The defence of the family and the reconquest of its values
In last Friday’s webinar, Attacks against the family: a historical overview, Professor Roberto de Mattei elucidated exactly what is at stake in the battle between opposing conceptions of the family — that conceived by the philosophical realism of St Thomas Aquinas and those conceived by the succession of subjective philosophies which have arisen since the sixteenth century.
“Luther denied that matrimony is a sacrament, and, consistent with this position, denied its indissolubility. He affirmed that matrimony could be dissolved ipso facto by infidelity on the part of one of the spouses… Divorce spread widely in the following centuries in Lutheran, Calvinist, and Anglican countries, but civil divorce was officially introduced in public institutions only after the French Revolution.”
Even more than the Protestant Revolt, it was the spirit of 1789 which would become the mother and model of all subsequent attacks on the family. Nowhere is this more evident that in the “philosophy” of one of the French Revolution’s most influential children, the Marquis de Sade (1740–1814).
“One could freely vent impulses and desires, including mating with animals, since there is no qualitative difference between men and animals: both are born, procreate, deteriorate. Every sexual difference is obliterated. The supreme aspiration is to abolish all differences and inequalities in order to drive society into primordial chaos. Noirceul, a character in L’histoire de Juliette says, ‘I want to marry twice in the same day. At ten in the morning, dressed as a woman, I desire to marry a man; at twelve, dressed as a man, I desire to marry a homosexual dressed as a woman.’ All gender theory is already contained in these words.”
In describing how sexual degeneracy would be a common feature of both the utopian socialism of French Revolution and the “scientific” socialism of Karl Marx (1818–1883) and Friedrich Engels (1820–1895), Professor de Mattei shows how the destructiveness of these theories, through their practical application to subsequent revolutions, would lead, in the twentieth century, to the conflict between Leon Trotsky (1879–1940) and Joseph Stalin (1879–1954).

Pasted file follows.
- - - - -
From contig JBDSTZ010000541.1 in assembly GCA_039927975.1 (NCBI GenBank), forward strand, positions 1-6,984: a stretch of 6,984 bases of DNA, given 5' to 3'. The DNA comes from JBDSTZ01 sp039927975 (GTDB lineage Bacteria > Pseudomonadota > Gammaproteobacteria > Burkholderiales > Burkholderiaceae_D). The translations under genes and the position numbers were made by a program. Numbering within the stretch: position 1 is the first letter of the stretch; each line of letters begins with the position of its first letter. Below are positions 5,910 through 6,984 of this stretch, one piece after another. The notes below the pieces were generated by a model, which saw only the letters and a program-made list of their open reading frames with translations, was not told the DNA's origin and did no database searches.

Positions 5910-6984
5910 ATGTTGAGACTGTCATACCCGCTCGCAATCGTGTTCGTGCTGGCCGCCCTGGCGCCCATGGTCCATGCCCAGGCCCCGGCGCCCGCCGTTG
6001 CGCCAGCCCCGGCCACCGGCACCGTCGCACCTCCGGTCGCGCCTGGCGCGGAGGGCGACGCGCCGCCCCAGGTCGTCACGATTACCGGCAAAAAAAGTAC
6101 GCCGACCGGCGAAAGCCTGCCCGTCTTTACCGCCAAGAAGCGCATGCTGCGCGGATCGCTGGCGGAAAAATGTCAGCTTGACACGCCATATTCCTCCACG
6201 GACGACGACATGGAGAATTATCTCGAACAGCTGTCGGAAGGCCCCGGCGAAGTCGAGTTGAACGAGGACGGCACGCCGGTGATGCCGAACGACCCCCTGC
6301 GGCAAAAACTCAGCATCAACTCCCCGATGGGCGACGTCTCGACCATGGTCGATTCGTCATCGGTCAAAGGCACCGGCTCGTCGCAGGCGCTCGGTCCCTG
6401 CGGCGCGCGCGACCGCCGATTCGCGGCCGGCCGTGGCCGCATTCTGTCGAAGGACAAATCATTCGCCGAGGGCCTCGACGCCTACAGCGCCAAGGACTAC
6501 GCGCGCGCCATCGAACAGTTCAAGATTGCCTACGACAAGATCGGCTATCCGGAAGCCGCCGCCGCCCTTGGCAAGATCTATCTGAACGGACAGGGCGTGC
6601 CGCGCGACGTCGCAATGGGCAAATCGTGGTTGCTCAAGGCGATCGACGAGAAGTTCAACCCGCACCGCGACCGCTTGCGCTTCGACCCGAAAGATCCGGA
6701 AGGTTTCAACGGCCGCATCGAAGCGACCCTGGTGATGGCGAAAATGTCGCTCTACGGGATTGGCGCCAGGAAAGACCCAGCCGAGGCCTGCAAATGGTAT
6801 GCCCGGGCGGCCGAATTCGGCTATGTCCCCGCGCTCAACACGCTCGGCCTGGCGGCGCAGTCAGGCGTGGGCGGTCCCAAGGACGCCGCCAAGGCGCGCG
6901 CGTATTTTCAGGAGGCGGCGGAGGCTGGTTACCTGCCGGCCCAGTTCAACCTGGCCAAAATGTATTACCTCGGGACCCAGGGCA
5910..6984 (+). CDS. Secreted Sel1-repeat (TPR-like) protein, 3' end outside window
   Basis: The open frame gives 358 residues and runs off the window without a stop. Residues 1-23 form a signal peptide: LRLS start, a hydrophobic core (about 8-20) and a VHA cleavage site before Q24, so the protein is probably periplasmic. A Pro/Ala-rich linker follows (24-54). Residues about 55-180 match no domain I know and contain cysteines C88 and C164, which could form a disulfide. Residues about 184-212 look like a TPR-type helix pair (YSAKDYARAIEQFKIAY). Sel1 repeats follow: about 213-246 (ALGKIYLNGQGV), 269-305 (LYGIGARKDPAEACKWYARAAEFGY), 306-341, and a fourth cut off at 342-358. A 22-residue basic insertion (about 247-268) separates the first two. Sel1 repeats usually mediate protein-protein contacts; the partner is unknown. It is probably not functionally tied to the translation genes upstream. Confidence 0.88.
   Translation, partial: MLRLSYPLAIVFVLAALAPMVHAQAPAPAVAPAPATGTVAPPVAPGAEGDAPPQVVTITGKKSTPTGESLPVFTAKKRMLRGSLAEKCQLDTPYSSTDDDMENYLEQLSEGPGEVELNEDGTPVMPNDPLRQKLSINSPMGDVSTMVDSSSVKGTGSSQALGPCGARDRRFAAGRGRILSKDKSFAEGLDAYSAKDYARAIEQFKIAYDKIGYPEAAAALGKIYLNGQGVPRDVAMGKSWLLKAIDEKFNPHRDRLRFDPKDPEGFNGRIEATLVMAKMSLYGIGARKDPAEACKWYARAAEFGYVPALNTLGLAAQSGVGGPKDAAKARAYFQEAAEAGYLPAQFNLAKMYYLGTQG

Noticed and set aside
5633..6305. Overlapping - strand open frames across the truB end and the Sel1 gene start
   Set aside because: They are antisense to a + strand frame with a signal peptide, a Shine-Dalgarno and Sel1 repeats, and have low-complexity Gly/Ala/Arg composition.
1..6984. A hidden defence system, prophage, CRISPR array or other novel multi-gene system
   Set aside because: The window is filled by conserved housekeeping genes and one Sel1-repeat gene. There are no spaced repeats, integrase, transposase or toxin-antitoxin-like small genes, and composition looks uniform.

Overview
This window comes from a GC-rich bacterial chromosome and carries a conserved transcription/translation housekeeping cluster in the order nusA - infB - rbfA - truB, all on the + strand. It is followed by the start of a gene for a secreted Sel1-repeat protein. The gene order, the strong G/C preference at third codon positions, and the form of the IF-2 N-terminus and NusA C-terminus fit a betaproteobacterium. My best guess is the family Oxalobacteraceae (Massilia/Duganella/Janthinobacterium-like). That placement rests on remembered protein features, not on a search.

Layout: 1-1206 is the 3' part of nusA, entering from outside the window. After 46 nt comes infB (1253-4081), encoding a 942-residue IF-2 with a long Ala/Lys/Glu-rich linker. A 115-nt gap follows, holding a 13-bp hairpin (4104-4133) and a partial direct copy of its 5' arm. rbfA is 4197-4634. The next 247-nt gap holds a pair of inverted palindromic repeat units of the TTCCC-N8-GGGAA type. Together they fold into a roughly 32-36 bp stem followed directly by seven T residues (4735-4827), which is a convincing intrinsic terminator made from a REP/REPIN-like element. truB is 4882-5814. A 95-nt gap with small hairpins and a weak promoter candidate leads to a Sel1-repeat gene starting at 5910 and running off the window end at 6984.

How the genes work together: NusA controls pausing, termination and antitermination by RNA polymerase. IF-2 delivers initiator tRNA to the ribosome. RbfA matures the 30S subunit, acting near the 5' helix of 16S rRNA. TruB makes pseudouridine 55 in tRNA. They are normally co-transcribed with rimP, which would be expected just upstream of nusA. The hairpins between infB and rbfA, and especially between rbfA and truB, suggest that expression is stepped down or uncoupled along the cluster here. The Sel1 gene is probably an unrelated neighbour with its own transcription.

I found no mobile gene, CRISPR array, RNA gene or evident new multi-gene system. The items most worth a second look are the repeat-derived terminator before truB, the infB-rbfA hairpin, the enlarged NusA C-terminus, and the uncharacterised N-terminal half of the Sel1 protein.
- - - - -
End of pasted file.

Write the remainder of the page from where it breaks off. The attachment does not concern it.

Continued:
“The utopians of the nineteenth century were revolutionary philosophers who lived in the field of ideas — abstract doctrine. Marx, in his ‘Theses on Feuerbach’ announces that the task of philosophers is not to know the world but to change it … what Marx wants to say is that it is in practice that the philosopher verifies the truth of his ideas. This means that there is no truth outside of revolutionary practice. Stalin realised that the total destruction of the family would weaken his power, so for this reason, he stopped the sexual revolution which was introduced by Trotsky in Russia… Dictators, if they want to retain power, cannot completely destroy the family on which every state rests, because family is nature.
Professor de Mattei also explained how the ideas of Sigmund Freud would come to be synthesised with those of Marx and Engels, to form the ideological basis of “most violent attack that the family has ever undergone in the West”.
“If marxism attacks the philosophical bases of familial institution, Sigmund Freud (1856–1939) attacks its moral foundation. The family is in fact a reservoir of moral values, that arise from the effort of generations to progress morally and materially. Freud opposed Christian morality, based on the spirit of sacrifice, with a hedonist morality based on pleasure; the libido constitutes the hinge of psychoanalytic theory.”